Although the Virginia General Assembly’s adoption of the Bay Act in 1988 applied only to the state’s so-called “Tidewater” localities, section 10.1-2110 of the Bay Act provides for the adoption of the Bay Act by any local government, assuming they adhere, with some flexibility, to the regulations laid down by Chesapeake Bay Local Assistance Board. In fact, language of the Bay Act suggests that it would have widespread applicability throughout Virginia, as it refers not only to the Chesapeake Bay but to the Bay’s tributaries and to “other state waters” whose protection would benefit the “general welfare of the people of the Commonwealth” (section 10.1-2100).
Loudoun County is not one of the 84 counties originally required to adopt the Bay Act (although initially, in the late 1980s, the General Assembly did consider including Loudoun, and possibly the entire state, under the auspices of the “Land and Water Planning and Protection Act,” which later became the Bay Act[i]); however, after reviewing various options for the protection of both the quality and quantity of the county’s water, the Loudoun Board of Supervisors decided to give the Bay Act a closer look. That’s why the Chesapeake Bay Preservation Ordinance is currently being considered by Loudoun’s Board of Supervisors. But to understand how we’ve reached this point, let’s back up a bit…
For well over a decade, Loudoun’s Board of Supervisors has stated its commitment to conserving, preserving, and restoring Loudoun’s natural resources. In an effort to protect Loudoun’s water resources, the Board of Supervisors approved, in early 2003, revisions to the County’s Zoning Ordinances, which included the replacement of the County’s Floodplain Overlay District (FOD) and Scenic Creek Valley Buffer Regulations with the River and Stream Corridor Overlay District (RSCOD). Among other things, the RSCOD regulations implemented 50-foot riparian buffers to protect rivers, streams, and 100-year floodplains, and placed limitations on the uses and development allowed in the RSCOD. However, the RSCOD, as well as two other environmental overlay districts, were invalidated in March 2004 by the Circuit Court due to “insufficient public notice.” The Board of Supervisors at the time made no effort to reinstitute the RSCOD, and the county reverted to its original FOD and Scenic Valley District regulations.[ii]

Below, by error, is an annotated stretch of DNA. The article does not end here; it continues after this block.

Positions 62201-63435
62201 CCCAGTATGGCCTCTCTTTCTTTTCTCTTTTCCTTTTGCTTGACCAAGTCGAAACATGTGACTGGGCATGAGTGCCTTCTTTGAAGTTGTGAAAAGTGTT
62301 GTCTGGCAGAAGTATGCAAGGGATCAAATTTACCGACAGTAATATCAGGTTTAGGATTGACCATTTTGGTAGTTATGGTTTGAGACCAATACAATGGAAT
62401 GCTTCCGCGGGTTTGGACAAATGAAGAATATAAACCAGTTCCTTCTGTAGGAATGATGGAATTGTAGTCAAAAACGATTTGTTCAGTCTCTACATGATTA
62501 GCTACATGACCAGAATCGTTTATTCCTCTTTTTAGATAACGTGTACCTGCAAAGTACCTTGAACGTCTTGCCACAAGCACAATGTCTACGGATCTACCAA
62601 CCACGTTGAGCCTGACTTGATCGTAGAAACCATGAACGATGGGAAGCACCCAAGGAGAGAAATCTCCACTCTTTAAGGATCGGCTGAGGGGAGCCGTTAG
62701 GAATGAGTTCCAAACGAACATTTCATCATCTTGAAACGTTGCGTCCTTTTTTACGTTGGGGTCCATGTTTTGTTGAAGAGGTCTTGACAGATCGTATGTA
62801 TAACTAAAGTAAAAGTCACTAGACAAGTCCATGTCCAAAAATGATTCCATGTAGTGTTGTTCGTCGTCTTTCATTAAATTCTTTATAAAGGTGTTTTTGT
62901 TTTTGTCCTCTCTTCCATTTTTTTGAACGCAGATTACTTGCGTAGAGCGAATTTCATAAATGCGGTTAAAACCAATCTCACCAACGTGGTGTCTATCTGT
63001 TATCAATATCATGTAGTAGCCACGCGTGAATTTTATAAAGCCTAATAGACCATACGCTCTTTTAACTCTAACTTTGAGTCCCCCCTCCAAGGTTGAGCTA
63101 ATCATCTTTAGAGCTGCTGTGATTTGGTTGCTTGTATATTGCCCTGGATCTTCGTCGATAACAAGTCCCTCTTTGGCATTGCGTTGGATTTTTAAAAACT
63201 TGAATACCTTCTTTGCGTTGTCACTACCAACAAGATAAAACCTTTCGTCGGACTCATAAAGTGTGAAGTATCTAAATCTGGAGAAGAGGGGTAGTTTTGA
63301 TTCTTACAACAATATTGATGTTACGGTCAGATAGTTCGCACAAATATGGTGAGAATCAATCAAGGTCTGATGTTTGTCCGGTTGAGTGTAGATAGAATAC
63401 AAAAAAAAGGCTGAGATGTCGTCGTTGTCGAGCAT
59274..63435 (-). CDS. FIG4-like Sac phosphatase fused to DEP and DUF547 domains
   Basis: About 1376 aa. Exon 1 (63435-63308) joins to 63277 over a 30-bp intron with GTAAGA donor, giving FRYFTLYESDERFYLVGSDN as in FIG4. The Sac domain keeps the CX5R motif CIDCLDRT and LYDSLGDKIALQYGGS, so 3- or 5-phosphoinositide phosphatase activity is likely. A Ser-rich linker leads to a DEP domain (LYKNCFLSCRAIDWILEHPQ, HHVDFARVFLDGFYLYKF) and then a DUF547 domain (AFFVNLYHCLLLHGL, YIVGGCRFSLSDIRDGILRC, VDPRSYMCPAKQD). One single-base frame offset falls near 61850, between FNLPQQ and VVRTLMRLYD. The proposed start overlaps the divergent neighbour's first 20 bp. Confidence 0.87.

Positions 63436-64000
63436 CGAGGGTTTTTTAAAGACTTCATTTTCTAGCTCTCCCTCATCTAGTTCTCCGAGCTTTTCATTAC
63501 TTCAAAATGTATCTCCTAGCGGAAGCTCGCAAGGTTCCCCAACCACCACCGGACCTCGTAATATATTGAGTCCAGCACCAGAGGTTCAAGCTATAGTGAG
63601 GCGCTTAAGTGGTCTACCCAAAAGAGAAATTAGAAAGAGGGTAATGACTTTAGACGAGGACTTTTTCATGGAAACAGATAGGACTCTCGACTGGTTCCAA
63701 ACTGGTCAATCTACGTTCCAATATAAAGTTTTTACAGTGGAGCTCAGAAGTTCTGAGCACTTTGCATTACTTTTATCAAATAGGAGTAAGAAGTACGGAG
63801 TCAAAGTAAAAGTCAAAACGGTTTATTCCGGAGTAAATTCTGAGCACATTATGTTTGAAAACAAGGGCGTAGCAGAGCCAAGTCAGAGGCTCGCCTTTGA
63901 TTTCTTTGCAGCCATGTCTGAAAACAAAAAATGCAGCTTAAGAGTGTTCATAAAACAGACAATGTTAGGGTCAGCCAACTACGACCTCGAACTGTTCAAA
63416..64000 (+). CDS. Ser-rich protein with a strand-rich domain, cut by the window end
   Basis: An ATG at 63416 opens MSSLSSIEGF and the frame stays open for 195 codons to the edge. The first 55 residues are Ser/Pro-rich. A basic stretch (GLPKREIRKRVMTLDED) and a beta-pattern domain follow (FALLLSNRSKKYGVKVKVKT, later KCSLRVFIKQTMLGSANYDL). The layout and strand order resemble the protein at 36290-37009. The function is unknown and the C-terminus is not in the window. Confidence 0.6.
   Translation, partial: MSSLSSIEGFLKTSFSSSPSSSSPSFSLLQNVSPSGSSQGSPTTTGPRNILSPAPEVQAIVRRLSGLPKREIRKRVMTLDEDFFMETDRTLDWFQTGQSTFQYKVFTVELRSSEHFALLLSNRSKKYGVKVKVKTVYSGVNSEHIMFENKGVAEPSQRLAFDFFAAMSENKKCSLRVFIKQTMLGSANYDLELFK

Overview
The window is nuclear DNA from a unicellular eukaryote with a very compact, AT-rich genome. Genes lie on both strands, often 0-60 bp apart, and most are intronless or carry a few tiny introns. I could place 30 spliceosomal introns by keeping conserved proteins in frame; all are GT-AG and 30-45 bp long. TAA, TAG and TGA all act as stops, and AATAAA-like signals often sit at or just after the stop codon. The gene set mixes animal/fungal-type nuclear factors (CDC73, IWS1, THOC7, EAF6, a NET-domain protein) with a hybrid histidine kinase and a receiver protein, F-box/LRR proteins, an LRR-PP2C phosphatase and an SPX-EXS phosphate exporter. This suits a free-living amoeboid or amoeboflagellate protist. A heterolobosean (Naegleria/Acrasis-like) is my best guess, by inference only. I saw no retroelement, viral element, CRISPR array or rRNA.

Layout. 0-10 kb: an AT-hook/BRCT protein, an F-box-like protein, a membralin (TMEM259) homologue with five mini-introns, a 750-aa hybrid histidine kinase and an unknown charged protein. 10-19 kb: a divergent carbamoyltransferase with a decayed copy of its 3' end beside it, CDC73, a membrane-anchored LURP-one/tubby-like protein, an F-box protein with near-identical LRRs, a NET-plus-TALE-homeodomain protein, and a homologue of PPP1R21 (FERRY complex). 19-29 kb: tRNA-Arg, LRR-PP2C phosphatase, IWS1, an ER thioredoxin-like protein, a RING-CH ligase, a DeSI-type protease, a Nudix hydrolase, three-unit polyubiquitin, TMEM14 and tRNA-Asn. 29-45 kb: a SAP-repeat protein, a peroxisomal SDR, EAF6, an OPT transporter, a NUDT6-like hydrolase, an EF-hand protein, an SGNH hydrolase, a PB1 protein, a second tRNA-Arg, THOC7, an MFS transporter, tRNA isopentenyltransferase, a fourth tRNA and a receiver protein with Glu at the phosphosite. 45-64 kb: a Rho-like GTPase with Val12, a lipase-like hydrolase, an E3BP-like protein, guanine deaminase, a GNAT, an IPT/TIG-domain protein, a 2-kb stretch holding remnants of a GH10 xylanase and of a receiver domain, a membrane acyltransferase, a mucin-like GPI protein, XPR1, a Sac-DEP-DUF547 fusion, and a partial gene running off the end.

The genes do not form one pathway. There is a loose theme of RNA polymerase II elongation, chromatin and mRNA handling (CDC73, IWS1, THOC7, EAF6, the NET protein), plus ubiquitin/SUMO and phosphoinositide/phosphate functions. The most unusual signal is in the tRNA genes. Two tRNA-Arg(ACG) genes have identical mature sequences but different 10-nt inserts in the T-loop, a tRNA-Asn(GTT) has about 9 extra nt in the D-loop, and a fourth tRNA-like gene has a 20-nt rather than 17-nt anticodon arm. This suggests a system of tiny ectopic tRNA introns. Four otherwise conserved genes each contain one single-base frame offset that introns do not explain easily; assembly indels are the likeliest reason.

Fast-forward to 2008. A new Board of Supervisors, understanding the importance of riparian buffers in safeguarding stream health, began looking for potential water quality protective regulations similar to those adopted in 2003. After considering the available options – including the original RSCOD regulations – the Board opted, in April 2009, to establish the Chesapeake Bay Preservation Act Work Program, which would investigate how to integrate Bay Act regulations into the county’s existing ordinances.
Since April 2009, the program staff has developed a draft Chesapeake Bay Preservation Area map depicting the general extent of Resource Protection Areas (RPAs) and Resource Management Areas (RMAs) in the county. In addition, the staff has investigated how the Countywide Transportation Plan, the Codified Ordinances of Loudoun County, the county’s comprehensive plan, the Facilities Standards Manual, and the Revised 1993 Loudoun County Zoning Ordinance would need to be amended to accommodate the Bay Act’s regulations.
After detailed review and consultation with stakeholders, the Planning Commission voted on May 12, 2010 to recommend that the Loudoun Board adopt the ordinance. Shortly thereafter, on May 24, the Board held a public hearing on the Chesapeake Bay Preservation Act draft amendments.
On June 15, 2010, the Loudoun County Board of Supervisors voted to forward discussion of the draft amendments to the Tuesday, September 21, 2010 business meeting of the Board, giving the citizens of Loudoun several months to learn about the Bay Act and its regulations, and to provide feedback to the Board.[iii]
After a summer of county-wide district meetings to provide details about the Ordinance to the public, the County also held a series of facilitated stakeholder meetings in the fall. The results and staff recommendations have been compiled and presented to the Board of Supervisors. The Board will take up discussion of the Ordinance on January 19th in a Committee of the Whole meeting scheduled for 1:30 P.M.